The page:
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Getting to Know Anonymous
9/22/04 - LatinRapper.com exclusive interview

 

rapper Anonymous of New Jersey

If Latin rap artists have succeeded anywhere in the music world, its undeniably in the realm of independent releases.

 

From New York to San Diego, countless Latin artists have discovered that not only can releasing albums without mainstream video or radio work with the right promotion, but that they wind up eating better than if they had signed to a major.


Such is the story of Anonymous, the New Jersey Cuban who puts his heart and mind into his music. He speaks with LatinRapper about his new release, Santa Barbara; Visit his website below to purchase his CD and earn the chance to win a Lexus ES 300.

LatinRapper.com: First thing most people probably ask you about is your name, how did Anonymous because your pseudonym?

I was headed out to the Apollo back in ‘94, and basically I didn't have a name at that time. We were on the train, my boy was like "When you come out, what do you want your name to be. When you blow up in the game, do you want to be famous?" I was like, nah, I just wanna spit lyrics, make good music but just remain anonymous. And he was like, that's it, its Anonymous.

You're from Union City, New Jersey. Any other Jersey MCs influence you?

I grew up in Union City but then I moved to Guttenberg, but I'm in Union City almost every other day. I used to spit with Joe Budden before he blew up. I used to slide over, we used to spit with a bunch of people. One of the cats I remember, coming up. Basically everyone in the Jersey circuit. Treach, he lives like 4 blocks away from me. Definitely Redman.

You've drawn comparisons to other conscious rappers, is your music more geared towards backpackers or was it not written with any audience in particular?

No, it's really versatile, and the reason why they label it for backpackers is because I have a lot of deep concepts. But there's a lot of hard stuff on the new album, something for everybody. But in the deepest vibes it compares to Kanye West and Common, but it can't be labeled as conscious.

You've pushed a decent number of CDs independently so far, tell us about your upcoming album "Santa Barbara".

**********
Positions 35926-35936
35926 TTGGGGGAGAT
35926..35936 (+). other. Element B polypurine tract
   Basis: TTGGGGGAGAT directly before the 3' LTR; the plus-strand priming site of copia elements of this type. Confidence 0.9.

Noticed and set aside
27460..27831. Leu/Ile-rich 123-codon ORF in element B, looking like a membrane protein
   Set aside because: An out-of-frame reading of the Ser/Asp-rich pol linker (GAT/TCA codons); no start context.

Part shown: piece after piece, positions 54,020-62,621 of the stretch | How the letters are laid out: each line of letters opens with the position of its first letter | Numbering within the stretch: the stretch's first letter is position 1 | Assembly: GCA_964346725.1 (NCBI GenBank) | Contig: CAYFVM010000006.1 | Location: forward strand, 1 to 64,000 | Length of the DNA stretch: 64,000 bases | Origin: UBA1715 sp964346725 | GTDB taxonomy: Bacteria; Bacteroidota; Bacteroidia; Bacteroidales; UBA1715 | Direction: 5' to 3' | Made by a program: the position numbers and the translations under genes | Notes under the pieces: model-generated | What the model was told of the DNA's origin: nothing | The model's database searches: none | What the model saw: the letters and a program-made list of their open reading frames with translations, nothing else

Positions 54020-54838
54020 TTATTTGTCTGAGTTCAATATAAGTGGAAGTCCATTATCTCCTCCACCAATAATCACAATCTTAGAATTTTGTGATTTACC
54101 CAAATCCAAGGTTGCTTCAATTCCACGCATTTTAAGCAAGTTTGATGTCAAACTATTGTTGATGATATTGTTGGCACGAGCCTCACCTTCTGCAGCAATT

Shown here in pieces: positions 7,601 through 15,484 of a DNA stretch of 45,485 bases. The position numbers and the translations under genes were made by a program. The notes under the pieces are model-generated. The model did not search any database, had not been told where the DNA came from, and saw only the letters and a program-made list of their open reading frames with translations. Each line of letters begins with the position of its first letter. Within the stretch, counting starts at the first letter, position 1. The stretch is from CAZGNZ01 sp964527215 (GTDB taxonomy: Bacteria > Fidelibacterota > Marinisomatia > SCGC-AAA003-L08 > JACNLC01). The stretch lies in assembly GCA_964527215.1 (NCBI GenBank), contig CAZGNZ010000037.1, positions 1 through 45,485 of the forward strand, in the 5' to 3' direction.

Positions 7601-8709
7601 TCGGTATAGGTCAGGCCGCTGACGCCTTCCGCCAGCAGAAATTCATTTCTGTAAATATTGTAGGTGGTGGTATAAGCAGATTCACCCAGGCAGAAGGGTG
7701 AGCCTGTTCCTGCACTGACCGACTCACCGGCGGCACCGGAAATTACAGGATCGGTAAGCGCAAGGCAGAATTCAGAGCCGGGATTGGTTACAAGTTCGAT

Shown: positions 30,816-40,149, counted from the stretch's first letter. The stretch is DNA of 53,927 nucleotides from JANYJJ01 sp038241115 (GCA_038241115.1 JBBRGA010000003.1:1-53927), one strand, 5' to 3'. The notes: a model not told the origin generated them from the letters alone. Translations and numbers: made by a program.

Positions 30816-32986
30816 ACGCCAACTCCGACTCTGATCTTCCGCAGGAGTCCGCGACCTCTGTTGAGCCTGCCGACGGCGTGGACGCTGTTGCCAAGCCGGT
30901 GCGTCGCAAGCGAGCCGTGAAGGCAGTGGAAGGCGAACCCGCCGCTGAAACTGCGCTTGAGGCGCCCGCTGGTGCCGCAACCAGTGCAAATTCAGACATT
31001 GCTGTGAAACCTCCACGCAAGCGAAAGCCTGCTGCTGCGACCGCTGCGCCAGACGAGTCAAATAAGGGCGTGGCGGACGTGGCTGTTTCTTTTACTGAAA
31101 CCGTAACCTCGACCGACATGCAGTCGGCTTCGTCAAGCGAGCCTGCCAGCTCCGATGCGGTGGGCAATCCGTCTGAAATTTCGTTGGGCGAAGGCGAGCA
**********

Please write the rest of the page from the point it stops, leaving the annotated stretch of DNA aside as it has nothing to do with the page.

Its gonna be huge, man. We're shipping 100,000 units. We just added a grand prize, that's gonna be a Lexus ES 300. The good thing about it is, besides selling these units, I get to give a car away. To, I hope, a person who truly and honestly needs it.

What made you decide to run that type of promotion?

I love how great the independent game has gotten, and honestly the independent game has been really good to me. And there are no cats around me moving 60,000 albums in my area, not saying that's huge, but its huge for a lot of MCs. I want people to have a love for my talent, but the truth of the matter is that there are certain marketing ploys you have to process. I hope 32,000 people pick up my album, because I doubled my work ethic since then, but also because of the marketing scheme.

The new album drops September 28. For people who aren't familiar with Santa Barbara, that's like Cuba's patron saint, I wanted to put all that power behind me. The first single we blast off with is called Six Assignments. First verse is about Hip Hop soldiers' six assignments, people who need to expire from this Earth so the world will be a better place. Second verse is about six points in the industry, last verse is about six life lessons. And the second single is called Millennium Rapper, people need to check that out because it's the most lyrical rap I put out, I really put it out the park. It's introducing me as a national rapper.

Supposedly you did the whole album in a week, so will fans be getting a top notch product?

It wasn't really done in a week, 7 joints were done in a week. The way I record is not pen and paper anymore, I record with a digital recorder. So this album has taken all of last year on tour, but it just so happens I knock it out in the studio in 7 days or 30 days. The thought process really took a year, between "A Day In the Life", which is my last album, and this one.